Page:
The Pac-12 Conference is filled with high-profile coaches and talented signal-callers, which may lead to a couple of its teams landing a spot in the inaugural year of the college football playoff. Let’s take a closer look at my personal power rankings for one of the premier conferences in the country.

1.  UCLA Bruins
After winning 19 games in the first two seasons under head coach Jim Mora Jr., the Bruins are after more, especially with crosstown rival USC still down due to scholarship reductions. Don’t be surprised if Westwood is celebrating a national title at the end of the year, as junior quarterback Brett Hundley is a supreme talent.


2.  Oregon Ducks
In starting off last season with eight wins, the Oregon Ducks quarterback Marcus Mariota threw 20 touchdowns with no interceptions, but he was slowed down by a knee injury in the late stages. College football fans should anticipate another year of video game-type numbers offensively, with the return of running backs Byron Marshall and Thomas Tyner.


3.  Stanford Cardinal
Image previewThere’s a lot of question marks in Palo Alto, but I still have a ton of respect for head coach David Shaw. Shaw’s biggest concern is replacing defensive coordinator Derek Mason—a responsibility that he’s handed off to Lance Anderson.


4.  USC Trojans
Few teams possess the talent that the Trojans have in terms of their 22 starters, but their lack of depth will come into play during conference play. First-year head coach Steve Sarkisian has an opportunity to exceed expectations if he can motivate the locker room to upset Stanford on the road in Week 2.


5.  Arizona State Sun Devils
Quarterback Taylor Kelly is often forgotten nationally due to the play of Hundley and Mariota, but he’s thrown for 28 and 29 touchdowns in each of the last two seasons. The program will need to score a ton of points, as the defense lost nine starters from a formidable group a year ago.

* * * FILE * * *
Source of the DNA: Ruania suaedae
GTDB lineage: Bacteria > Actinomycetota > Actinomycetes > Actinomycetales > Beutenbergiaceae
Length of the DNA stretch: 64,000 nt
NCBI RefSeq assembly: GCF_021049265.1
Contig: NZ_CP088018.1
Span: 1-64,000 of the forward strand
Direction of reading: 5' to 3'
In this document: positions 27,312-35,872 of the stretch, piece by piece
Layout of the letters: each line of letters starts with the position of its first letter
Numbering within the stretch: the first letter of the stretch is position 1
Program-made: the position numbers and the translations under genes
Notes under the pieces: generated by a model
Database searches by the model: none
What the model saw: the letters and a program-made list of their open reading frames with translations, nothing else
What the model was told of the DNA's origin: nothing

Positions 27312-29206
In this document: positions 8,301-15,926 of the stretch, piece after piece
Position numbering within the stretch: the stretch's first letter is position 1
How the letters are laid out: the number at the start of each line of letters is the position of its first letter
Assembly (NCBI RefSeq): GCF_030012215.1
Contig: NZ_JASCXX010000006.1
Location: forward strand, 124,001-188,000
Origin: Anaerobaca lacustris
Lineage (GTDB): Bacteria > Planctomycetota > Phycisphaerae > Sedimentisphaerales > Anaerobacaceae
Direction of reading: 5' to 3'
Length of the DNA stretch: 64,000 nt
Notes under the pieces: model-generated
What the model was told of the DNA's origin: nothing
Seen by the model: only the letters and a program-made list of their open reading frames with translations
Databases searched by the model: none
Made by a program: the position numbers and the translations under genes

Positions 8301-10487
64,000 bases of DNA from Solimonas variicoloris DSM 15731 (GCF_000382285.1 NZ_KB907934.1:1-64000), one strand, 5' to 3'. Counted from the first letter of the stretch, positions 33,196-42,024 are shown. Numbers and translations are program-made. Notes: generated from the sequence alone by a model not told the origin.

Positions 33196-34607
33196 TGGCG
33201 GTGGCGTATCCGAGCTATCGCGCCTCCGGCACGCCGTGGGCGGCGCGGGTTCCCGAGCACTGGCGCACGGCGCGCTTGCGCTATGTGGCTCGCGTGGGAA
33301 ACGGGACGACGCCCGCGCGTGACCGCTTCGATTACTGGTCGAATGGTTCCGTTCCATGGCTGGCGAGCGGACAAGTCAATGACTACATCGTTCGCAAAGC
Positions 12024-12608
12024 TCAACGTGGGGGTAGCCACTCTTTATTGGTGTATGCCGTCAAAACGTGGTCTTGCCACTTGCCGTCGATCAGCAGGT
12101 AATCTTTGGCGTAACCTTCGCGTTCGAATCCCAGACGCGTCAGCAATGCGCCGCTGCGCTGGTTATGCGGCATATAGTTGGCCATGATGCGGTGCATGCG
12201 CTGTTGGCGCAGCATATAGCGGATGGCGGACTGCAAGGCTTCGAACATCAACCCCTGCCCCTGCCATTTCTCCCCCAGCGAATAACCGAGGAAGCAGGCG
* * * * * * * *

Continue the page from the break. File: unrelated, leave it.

6.  Washington Huskies
The athletic department suffered a blow with Sarkisian jumping ship to Southern California, but it immediately regained its up-and-coming status by hiring longtime Boise State head coach Chris Peterson. Anything above a middle-of-the-pack finish in conference play will be seen as a success in the Pacific Northwest.


7.  Oregon State Beavers
Image previewSenior quarterback Sean Mannion threw for a Pac-12 single-season record 4,662 yards, and a school-record 37 touchdowns last season, which makes this squad a dangerous outsider. The Beavers must find a replacement for wide receiver Brandin Cooks, who was Mannion’s safety blanket in catching a conference-record 128 passes.


8.  Washington State Cougars
Connor Halliday set single-season Pac-12 records in attempts (714) and completions (449) last season, as he begins his third year under head coach Mike Leach. Don’t be surprised if the defense makes some noise this season, with seven starters returning from a group that forced 30 turnovers.


9.  Arizona Wildcats
The Wildcats are still rebuilding in Tucson, but locals are expecting another step forward under third-year head coach Rich Rodriguez. I’m not high on this team in 2014 (and college football bettors may want to think similarly), as the loss of All-American running back Ka’Deem Carey will prove to be too much to overcome.


10.  Utah Utes
Image previewThe hiring of offensive coordinator, Dave Christensen, into the Utah Utes team was a smart one by Kyle Whittingham, considering he enjoyed early success as the head coach at Wyoming before a disappointing 2013 campaign. Junior signal-caller Travis Wilson is often injured, but the overall unit should be able to finish well above its 11th-place ranking of a year ago.


11.  Colorado Buffaloes
Head coach Mike MacIntyre did a commendable job in his first go around in Boulder, as the program displayed a great amount of discipline in committing just 30 penalties in 2013. The entire season depends on the development of sophomore quarterback Sefo Liufau, who will not have the luxury of throwing to wide receiver Paul Richardson.


12.  California Golden Bears
Finishing last in the conference in scoring offense and scoring defense is difficult to turn around in the second year of a new regime in Berkeley. Head coach Sonny Dykes must find some balance offensively, as the program can’t have sophomore Jared Goff averaging 50-plus pass attempts per game.